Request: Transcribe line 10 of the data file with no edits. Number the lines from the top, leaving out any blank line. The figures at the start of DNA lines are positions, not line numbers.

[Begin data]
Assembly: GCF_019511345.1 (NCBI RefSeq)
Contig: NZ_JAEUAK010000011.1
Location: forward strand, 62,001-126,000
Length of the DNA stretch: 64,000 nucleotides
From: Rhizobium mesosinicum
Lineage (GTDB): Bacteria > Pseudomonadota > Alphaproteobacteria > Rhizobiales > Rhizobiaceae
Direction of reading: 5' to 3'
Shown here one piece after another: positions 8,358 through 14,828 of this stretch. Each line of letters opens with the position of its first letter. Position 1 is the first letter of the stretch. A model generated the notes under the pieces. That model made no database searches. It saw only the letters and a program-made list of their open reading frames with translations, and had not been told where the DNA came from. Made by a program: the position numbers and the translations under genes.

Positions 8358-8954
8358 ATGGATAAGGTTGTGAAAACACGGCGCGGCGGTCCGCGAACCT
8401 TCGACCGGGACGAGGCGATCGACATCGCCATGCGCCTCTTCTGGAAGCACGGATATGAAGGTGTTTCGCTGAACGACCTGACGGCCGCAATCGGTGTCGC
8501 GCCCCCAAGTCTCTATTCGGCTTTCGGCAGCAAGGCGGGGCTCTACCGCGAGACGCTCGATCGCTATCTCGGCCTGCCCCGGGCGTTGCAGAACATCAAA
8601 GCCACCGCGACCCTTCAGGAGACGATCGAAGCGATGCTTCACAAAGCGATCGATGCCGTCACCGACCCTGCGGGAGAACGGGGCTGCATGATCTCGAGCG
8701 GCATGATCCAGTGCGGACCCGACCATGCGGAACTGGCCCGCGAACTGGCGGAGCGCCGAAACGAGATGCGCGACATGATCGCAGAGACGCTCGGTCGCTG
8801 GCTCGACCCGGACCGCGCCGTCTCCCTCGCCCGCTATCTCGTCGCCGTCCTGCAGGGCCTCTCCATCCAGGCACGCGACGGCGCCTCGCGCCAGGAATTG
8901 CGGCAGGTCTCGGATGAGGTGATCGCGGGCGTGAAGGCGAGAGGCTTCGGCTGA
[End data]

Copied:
8358 ATGGATAAGGTTGTGAAAACACGGCGCGGCGGTCCGCGAACCT